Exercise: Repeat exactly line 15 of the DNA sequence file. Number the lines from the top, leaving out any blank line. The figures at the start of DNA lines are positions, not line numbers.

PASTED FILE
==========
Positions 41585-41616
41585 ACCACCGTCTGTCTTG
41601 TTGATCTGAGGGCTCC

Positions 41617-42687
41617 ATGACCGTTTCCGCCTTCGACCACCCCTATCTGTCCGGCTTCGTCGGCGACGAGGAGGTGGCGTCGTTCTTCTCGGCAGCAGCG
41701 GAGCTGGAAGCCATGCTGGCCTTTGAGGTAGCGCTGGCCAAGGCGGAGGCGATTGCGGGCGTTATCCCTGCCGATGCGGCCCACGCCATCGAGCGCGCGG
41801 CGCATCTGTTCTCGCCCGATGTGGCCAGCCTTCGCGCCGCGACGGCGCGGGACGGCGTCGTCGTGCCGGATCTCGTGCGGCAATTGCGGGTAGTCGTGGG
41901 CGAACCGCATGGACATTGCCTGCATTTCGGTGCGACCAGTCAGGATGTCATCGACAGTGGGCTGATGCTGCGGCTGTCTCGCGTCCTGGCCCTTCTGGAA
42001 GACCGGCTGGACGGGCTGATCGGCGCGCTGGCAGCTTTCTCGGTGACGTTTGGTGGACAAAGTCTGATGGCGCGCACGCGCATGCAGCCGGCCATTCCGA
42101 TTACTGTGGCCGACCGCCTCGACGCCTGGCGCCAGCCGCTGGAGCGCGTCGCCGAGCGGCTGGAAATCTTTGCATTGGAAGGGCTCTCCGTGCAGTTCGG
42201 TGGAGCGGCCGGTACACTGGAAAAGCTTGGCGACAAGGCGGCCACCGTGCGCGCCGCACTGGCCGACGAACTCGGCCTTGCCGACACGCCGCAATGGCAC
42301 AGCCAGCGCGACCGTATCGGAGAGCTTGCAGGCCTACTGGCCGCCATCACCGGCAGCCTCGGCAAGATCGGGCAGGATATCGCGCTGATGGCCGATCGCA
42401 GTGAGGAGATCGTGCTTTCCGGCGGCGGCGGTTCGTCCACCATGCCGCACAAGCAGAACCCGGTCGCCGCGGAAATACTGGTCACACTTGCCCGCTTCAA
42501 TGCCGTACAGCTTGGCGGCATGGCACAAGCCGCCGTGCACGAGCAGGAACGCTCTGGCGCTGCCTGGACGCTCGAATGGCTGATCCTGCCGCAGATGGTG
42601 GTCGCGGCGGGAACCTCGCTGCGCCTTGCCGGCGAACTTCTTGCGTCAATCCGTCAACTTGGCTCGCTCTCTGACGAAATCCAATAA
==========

42601 GTCGCGGCGGGAACCTCGCTGCGCCTTGCCGGCGAACTTCTTGCGTCAATCCGTCAACTTGGCTCGCTCTCTGACGAAATCCAATAA